Research on adding chitooligosaccharide (COS) to a piglet’s diet was conducted to investigate the effects of supplementing different molecular weights (MW) on intestinal morphology, selected microbial populations, volatile fatty acid (VFA) concentrations and the immune status of the weaned pig.

In the study, 28 piglets (24 days of age, 9.1 kg (± s.d. 0.80) live weight) were assigned to one of four dietary treatments for eight days and then were sacrified. The treatments were (1) control diet (0 ppm COS), (2) control diet plus 5 to 10 kDa COS, (3) control diet plus 10 to 50 kDa COS and (4) control diet plus 50 to 100 kDa COS. The COS was included in dietary treatments at a rate of 250 mg/kg. Tissue samples were taken from the duodenum, jejunum and ileum for morphological measurements. Digesta samples were taken from the proximal colon to measure lactobacilli and Escherichia coli populations and digest samples were taken from the caecum and proximal colon for VFA analysis. Gene expression levels for specific cytokines were investigated in colonic tissue of the pig.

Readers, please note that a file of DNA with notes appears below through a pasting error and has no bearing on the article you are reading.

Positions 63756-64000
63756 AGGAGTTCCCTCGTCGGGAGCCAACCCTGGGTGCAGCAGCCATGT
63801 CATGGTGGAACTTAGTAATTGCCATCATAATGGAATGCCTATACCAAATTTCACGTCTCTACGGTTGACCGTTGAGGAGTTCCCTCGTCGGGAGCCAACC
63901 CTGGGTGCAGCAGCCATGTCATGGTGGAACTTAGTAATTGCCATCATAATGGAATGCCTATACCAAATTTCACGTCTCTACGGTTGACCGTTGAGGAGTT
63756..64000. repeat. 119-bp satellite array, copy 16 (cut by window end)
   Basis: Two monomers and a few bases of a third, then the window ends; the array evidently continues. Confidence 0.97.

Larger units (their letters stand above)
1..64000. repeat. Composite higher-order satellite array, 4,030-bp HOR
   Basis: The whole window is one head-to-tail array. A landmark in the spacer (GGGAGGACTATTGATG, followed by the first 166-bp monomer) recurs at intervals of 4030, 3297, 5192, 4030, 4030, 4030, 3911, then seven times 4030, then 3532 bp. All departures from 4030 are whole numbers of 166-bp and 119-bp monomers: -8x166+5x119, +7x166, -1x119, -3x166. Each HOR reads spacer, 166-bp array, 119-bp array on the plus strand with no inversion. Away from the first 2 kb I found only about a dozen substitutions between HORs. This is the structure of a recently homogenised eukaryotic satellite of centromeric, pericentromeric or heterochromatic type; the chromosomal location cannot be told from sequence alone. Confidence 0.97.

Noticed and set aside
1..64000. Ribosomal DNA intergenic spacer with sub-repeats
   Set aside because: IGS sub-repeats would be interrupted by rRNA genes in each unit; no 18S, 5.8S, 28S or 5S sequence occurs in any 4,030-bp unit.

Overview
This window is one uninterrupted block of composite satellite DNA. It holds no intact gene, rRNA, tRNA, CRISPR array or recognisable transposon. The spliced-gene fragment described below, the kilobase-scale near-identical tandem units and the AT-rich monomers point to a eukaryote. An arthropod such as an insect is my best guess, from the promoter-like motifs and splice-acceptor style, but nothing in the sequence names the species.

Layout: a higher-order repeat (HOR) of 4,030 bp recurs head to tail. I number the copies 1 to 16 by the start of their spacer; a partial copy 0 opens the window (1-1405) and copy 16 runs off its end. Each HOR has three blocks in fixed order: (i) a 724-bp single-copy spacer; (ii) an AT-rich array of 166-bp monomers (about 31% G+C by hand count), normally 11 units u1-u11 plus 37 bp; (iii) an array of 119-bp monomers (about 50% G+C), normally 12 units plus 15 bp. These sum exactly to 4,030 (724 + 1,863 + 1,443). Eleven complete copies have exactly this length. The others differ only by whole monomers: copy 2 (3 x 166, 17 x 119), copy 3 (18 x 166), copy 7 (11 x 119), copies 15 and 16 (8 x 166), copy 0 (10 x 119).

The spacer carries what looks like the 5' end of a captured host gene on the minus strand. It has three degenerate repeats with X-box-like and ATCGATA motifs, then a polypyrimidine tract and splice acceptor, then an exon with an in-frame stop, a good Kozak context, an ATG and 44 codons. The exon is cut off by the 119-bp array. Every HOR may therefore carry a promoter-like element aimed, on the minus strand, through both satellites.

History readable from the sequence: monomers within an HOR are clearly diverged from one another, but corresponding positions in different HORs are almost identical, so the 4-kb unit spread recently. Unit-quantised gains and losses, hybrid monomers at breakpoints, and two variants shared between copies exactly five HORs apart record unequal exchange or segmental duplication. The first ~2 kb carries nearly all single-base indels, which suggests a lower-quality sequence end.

Supplementation of different MW of COS did no show significant effect on pig performance during the post-weaning period (days 0 to 8; P > 0.05). The inclusion of COS at all MW in the diet significantly reduced fecal scores compared with the control treatment (P < 0.01). Pigs fed the 10 to 50 kDa COS had a higher villous height (P < 0.05) and villous height:crypt depth ratio (P < 0.05) in the duodenum and the jejunum compared with the control treatment. Pigs fed the 5 to 10 kDa COS had a lower lactobacilli population (P < 0.05) and E. coli population (P < 0.05) in the colon compared with the control group. Pigs offered the 5 to 10 kDa COS had significantly lower levels of acetic acid and valeric acid compared with the control group (P < 0.05). The inclusion of different MW of COS had no significant effect on the expression of the cytokines tumor necrosis factor-α, Interleukin (IL)-6, IL-8 and IL-10 in the gastrointestinal tract of the weaned pig.

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The current results indicate that a lower MW of 5 to 10 kDa COS possessed an antibacterial activity, while the higher MW of 10 to 50 kDa was optimum for enhancing the intestinal structure.

AM Walsh, T Sweeney, B Bahar, B Flynn, JV O’Doherty. 2012. The effect of chitooligosaccharide supplementation on intestinal morphology, selected microbial populations, volatile fatty acid concentrations and immune gene expression in the weaned pig. Animal, 6(10):1620-1626. doi:10.1017/S1751731112000481.